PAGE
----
+

X

Quality Statement

Pacific Biosciences is committed to providing high-quality products that meet customer expectations and comply with regulations. We will achieve these goals by adhering to and maintaining an effective quality-management system designed to ensure product quality, performance, and safety.

X

Image Use Agreement

By downloading, copying, or making any use of the images located on this website (“Site”) you acknowledge that you have read and understand, and agree to, the terms of this Image Usage Agreement, as well as the terms provided on the Legal Notices webpage, which together govern your use of the images as provided below. If you do not agree to such terms, do not download, copy or use the images in any way, unless you have written permission signed by an authorized Pacific Biosciences representative.

Subject to the terms of this Agreement and the terms provided on the Legal Notices webpage (to the extent they do not conflict with the terms of this Agreement), you may use the images on the Site solely for (a) editorial use by press and/or industry analysts, (b) in connection with a normal, peer-reviewed, scientific publication, book or presentation, or the like. You may not alter or modify any image, in whole or in part, for any reason. You may not use any image in a manner that misrepresents the associated Pacific Biosciences product, service or technology or any associated characteristics, data, or properties thereof. You also may not use any image in a manner that denotes some representation or warranty (express, implied or statutory) from Pacific Biosciences of the product, service or technology. The rights granted by this Agreement are personal to you and are not transferable by you to another party.

You, and not Pacific Biosciences, are responsible for your use of the images. You acknowledge and agree that any misuse of the images or breach of this Agreement will cause Pacific Biosciences irreparable harm. Pacific Biosciences is either an owner or licensee of the image, and not an agent for the owner. You agree to give Pacific Biosciences a credit line as follows: "Courtesy of Pacific Biosciences of California, Inc., Menlo Park, CA, USA" and also include any other credits or acknowledgments noted by Pacific Biosciences. You must include any copyright notice originally included with the images on all copies.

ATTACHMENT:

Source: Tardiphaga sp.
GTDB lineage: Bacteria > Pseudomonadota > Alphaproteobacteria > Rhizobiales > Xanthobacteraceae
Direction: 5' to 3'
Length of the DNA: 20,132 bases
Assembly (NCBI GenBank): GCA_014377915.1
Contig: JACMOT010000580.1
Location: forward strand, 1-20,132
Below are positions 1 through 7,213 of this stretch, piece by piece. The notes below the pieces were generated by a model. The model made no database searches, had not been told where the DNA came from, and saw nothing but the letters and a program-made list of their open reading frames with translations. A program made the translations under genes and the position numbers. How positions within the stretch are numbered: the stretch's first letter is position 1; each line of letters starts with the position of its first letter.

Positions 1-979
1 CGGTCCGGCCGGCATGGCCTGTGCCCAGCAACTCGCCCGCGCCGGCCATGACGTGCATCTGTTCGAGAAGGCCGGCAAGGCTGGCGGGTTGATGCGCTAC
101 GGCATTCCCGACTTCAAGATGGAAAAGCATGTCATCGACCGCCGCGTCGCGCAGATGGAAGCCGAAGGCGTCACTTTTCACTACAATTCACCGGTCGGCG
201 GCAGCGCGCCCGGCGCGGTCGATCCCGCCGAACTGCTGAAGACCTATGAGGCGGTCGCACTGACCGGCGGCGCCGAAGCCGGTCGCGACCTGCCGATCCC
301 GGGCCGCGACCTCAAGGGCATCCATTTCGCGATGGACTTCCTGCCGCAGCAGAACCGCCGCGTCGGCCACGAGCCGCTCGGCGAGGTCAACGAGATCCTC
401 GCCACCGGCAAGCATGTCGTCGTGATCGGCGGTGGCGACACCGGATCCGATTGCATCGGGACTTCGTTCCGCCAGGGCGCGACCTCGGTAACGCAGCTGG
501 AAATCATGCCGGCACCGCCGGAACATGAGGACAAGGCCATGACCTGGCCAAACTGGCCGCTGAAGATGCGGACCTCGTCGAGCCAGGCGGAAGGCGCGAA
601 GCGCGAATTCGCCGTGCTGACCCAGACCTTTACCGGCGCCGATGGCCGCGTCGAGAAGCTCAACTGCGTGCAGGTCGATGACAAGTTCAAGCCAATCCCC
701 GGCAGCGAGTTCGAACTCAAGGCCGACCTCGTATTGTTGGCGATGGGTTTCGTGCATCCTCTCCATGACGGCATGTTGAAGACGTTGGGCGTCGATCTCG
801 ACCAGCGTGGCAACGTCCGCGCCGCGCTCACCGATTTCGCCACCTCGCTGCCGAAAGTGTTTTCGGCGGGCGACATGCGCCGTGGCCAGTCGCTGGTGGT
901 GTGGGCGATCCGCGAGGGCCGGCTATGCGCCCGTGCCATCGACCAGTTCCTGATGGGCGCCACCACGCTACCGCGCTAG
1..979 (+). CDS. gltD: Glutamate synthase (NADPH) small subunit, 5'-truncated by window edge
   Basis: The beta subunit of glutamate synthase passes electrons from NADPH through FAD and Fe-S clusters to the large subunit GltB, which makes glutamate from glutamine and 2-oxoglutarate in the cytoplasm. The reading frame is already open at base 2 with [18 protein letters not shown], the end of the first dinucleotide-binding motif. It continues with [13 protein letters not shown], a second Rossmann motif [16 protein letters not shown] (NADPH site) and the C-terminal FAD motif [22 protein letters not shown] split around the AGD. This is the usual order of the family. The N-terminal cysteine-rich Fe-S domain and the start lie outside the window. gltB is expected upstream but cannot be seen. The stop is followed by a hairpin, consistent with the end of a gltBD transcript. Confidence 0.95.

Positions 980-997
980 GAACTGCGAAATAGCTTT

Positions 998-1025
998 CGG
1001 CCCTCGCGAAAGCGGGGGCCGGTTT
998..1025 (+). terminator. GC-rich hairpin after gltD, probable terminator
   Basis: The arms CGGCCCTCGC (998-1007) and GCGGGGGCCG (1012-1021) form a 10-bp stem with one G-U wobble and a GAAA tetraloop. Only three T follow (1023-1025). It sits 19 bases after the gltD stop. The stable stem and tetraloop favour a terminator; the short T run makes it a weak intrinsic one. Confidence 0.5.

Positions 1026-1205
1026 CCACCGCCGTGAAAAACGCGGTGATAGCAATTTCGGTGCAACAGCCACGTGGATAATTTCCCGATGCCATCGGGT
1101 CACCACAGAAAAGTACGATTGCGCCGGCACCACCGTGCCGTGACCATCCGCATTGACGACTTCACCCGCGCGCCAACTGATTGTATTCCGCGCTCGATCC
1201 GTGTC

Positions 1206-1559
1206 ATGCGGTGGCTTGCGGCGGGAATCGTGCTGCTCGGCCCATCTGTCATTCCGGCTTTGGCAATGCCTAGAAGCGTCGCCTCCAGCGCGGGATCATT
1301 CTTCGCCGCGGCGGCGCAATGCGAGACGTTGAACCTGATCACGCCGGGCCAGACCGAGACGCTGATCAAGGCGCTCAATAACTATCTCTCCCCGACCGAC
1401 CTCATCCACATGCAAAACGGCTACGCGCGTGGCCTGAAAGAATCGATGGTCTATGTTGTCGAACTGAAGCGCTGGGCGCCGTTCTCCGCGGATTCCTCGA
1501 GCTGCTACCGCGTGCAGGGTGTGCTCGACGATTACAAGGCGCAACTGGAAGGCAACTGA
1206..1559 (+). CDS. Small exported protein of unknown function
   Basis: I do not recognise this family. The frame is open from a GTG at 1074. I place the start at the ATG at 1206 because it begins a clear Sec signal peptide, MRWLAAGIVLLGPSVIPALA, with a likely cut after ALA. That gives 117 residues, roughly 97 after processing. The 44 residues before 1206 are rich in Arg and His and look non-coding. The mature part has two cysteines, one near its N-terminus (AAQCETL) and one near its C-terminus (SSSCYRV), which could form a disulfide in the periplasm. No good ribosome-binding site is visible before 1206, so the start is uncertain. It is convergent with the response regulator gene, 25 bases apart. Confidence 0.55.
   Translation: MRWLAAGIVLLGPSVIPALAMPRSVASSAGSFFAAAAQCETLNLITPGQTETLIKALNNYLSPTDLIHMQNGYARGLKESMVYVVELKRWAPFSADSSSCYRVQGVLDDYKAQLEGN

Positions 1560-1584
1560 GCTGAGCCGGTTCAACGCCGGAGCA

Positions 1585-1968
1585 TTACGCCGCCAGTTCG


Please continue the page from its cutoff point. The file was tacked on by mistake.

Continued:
IMAGES ARE PROVIDED BY Pacific Biosciences ON AN "AS-IS" BASIS. Pacific Biosciences DISCLAIMS ALL REPRESENTATIONS AND WARRANTIES, EXPRESS, IMPLIED OR STATUTORY, INCLUDING, BUT NOT LIMITED TO, NON-INFRINGEMENT, OWNERSHIP, MERCHANTABILITY AND FITNESS FOR A PARTICULAR PURPOSE. IN NO EVENT SHALL Pacific Biosciences BE LIABLE FOR ANY DIRECT, INDIRECT, INCIDENTAL, PUNITIVE, OR CONSEQUENTIAL DAMAGES OF ANY KIND WHATSOEVER WITH RESPECT TO THE IMAGES.

You agree that Pacific Biosciences may terminate your access to and use of the images located on the PacificBiosciences.com website at any time and without prior notice, if it considers you to have violated any of the terms of this Image Use Agreement. You agree to indemnify, defend and hold harmless Pacific Biosciences, its officers, directors, employees, agents, licensors, suppliers and any third party information providers to the Site from and against all losses, expenses, damages and costs, including reasonable attorneys' fees, resulting from any violation by you of the terms of this Image Use Agreement or Pacific Biosciences' termination of your access to or use of the Site. Termination will not affect Pacific Biosciences’ rights or your obligations which accrued before the termination.

I have read and understand, and agree to, the Image Usage Agreement.

I disagree and would like to return to the Pacific Biosciences home page.

Pacific Biosciences
Contact:

West Coast User Group Meeting Recap:
SMRT Sequencing for Goats, Grapes, Personalized Medicine & More

Thursday, September 29, 2016

More than 150 SMRT Sequencing users gathered at Stanford University for our annual West Coast User Meeting & workshops earlier this month. Many thanks to all the scientists who attended and shared their research. For anyone who couldn’t make it, we’ve included some highlights from each talk below (and links to download the full presentations when possible):

The event began with Marty Badgett, our senior product manager for the Sequel System and the PacBio RS II, discussing recent technology updates. He presented the most recent results from the Sequel System highlighting resequencing and small and large genome applications. Specifically, two metagenomic- and one immunology-targeted sequencing datasets demonstrated high single-molecule accuracy with over 225,000 reads each at >QV30.  Next up were large insert libraries, showing a range of data from bacterial, plant, and animal projects.  These featured the benefits of a near 7-fold increase in number of reads coming from the larger Sequel SMRT Cell with half of the data coming from reads >14,500 bp each. Finally, Marty showed the history of our development efforts on the PacBio RS platform and how we are applying those understandings to future developments on the Sequel System, including improvements to read length and reductions in input library amounts.